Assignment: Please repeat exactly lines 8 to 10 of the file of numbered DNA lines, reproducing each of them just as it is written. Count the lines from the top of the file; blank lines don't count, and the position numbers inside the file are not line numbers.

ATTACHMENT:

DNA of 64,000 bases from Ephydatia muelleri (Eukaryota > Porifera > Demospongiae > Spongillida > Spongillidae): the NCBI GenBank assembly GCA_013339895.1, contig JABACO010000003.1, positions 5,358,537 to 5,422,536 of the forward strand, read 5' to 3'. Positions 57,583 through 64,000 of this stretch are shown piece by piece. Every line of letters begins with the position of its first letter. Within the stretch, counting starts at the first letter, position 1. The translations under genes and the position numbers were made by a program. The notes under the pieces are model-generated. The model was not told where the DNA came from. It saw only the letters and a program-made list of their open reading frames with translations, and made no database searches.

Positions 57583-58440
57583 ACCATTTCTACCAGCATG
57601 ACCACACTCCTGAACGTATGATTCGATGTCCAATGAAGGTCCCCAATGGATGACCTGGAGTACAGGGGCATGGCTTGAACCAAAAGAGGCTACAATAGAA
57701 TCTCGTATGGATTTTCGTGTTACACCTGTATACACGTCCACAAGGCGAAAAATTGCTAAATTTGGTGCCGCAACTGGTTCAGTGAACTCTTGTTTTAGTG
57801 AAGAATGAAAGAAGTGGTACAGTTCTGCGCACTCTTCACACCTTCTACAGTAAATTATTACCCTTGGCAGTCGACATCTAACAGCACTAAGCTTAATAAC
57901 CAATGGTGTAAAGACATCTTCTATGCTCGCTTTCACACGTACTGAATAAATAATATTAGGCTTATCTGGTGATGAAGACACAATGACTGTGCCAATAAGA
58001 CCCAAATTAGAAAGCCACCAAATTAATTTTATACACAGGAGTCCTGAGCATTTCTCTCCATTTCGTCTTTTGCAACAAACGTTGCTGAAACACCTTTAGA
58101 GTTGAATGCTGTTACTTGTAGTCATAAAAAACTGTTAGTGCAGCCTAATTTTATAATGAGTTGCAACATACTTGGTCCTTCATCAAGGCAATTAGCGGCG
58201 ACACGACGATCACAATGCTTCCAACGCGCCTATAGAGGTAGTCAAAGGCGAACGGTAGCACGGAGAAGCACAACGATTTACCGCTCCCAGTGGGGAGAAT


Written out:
58001 CCCAAATTAGAAAGCCACCAAATTAATTTTATACACAGGAGTCCTGAGCATTTCTCTCCATTTCGTCTTTTGCAACAAACGTTGCTGAAACACCTTTAGA
58101 GTTGAATGCTGTTACTTGTAGTCATAAAAAACTGTTAGTGCAGCCTAATTTTATAATGAGTTGCAACATACTTGGTCCTTCATCAAGGCAATTAGCGGCG
58201 ACACGACGATCACAATGCTTCCAACGCGCCTATAGAGGTAGTCAAAGGCGAACGGTAGCACGGAGAAGCACAACGATTTACCGCTCCCAGTGGGGAGAAT